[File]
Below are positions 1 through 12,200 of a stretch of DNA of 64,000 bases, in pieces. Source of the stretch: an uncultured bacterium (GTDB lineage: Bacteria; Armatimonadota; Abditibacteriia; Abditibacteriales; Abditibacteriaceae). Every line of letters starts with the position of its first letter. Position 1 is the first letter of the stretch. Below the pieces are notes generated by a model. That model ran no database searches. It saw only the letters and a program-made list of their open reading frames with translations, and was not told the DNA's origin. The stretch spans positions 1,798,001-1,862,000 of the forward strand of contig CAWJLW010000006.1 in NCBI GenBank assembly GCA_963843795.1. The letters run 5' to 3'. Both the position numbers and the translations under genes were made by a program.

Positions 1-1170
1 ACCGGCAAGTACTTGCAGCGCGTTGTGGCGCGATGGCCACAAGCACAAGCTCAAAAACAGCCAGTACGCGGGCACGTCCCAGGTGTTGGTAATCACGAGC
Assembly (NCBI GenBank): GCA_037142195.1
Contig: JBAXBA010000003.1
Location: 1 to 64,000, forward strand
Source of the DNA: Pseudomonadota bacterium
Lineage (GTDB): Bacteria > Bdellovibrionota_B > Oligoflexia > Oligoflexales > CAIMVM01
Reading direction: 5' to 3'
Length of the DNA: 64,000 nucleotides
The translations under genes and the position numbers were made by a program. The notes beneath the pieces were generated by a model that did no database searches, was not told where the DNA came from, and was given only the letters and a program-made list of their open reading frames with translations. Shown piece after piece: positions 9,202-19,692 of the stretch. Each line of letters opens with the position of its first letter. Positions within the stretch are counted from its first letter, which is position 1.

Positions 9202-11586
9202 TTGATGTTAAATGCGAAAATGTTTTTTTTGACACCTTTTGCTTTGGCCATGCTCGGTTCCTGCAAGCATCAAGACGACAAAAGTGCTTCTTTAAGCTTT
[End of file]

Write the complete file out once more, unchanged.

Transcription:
Below are positions 1 through 12,200 of a stretch of DNA of 64,000 bases, in pieces. Source of the stretch: an uncultured bacterium (GTDB lineage: Bacteria; Armatimonadota; Abditibacteriia; Abditibacteriales; Abditibacteriaceae). Every line of letters starts with the position of its first letter. Position 1 is the first letter of the stretch. Below the pieces are notes generated by a model. That model ran no database searches. It saw only the letters and a program-made list of their open reading frames with translations, and was not told the DNA's origin. The stretch spans positions 1,798,001-1,862,000 of the forward strand of contig CAWJLW010000006.1 in NCBI GenBank assembly GCA_963843795.1. The letters run 5' to 3'. Both the position numbers and the translations under genes were made by a program.

Positions 1-1170
1 ACCGGCAAGTACTTGCAGCGCGTTGTGGCGCGATGGCCACAAGCACAAGCTCAAAAACAGCCAGTACGCGGGCACGTCCCAGGTGTTGGTAATCACGAGC
Assembly (NCBI GenBank): GCA_037142195.1
Contig: JBAXBA010000003.1
Location: 1 to 64,000, forward strand
Source of the DNA: Pseudomonadota bacterium
Lineage (GTDB): Bacteria > Bdellovibrionota_B > Oligoflexia > Oligoflexales > CAIMVM01
Reading direction: 5' to 3'
Length of the DNA: 64,000 nucleotides
The translations under genes and the position numbers were made by a program. The notes beneath the pieces were generated by a model that did no database searches, was not told where the DNA came from, and was given only the letters and a program-made list of their open reading frames with translations. Shown piece after piece: positions 9,202-19,692 of the stretch. Each line of letters opens with the position of its first letter. Positions within the stretch are counted from its first letter, which is position 1.

Positions 9202-11586
9202 TTGATGTTAAATGCGAAAATGTTTTTTTTGACACCTTTTGCTTTGGCCATGCTCGGTTCCTGCAAGCATCAAGACGACAAAAGTGCTTCTTTAAGCTTT